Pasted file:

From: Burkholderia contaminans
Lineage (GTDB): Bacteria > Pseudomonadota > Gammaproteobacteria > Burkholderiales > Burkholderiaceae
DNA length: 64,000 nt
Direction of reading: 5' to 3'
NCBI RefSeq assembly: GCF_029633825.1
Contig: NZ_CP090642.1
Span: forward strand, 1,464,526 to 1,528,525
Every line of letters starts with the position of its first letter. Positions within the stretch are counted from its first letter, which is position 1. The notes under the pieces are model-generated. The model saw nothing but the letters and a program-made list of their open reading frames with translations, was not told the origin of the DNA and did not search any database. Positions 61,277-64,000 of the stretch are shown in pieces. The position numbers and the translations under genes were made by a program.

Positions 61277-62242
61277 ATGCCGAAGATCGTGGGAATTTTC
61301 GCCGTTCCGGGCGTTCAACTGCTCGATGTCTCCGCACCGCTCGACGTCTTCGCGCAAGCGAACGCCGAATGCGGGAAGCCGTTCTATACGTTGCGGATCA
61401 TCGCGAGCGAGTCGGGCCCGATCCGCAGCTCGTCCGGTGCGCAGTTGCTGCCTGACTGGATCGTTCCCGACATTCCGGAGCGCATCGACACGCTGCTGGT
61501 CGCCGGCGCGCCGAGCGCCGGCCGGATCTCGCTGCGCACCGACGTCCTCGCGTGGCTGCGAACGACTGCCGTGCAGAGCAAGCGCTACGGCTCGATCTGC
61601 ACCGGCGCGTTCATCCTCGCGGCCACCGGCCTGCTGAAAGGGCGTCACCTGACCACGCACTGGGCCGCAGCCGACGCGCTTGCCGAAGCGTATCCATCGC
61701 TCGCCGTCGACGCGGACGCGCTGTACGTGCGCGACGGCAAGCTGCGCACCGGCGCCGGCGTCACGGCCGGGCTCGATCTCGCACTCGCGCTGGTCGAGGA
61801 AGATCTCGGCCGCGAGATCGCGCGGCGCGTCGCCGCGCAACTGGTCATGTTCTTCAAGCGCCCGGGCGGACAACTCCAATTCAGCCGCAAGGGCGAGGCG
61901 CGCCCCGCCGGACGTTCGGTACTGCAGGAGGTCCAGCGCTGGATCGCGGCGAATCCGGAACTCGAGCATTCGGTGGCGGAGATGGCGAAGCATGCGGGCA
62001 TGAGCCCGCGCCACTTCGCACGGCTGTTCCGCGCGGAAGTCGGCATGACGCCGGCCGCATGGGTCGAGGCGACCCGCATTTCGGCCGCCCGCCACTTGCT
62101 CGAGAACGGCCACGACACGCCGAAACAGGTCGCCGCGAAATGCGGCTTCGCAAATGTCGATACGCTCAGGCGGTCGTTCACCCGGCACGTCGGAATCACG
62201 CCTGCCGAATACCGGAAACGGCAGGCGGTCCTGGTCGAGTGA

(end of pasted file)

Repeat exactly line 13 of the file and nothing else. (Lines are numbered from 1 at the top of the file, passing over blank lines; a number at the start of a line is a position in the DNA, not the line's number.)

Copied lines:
61501 CGCCGGCGCGCCGAGCGCCGGCCGGATCTCGCTGCGCACCGACGTCCTCGCGTGGCTGCGAACGACTGCCGTGCAGAGCAAGCGCTACGGCTCGATCTGC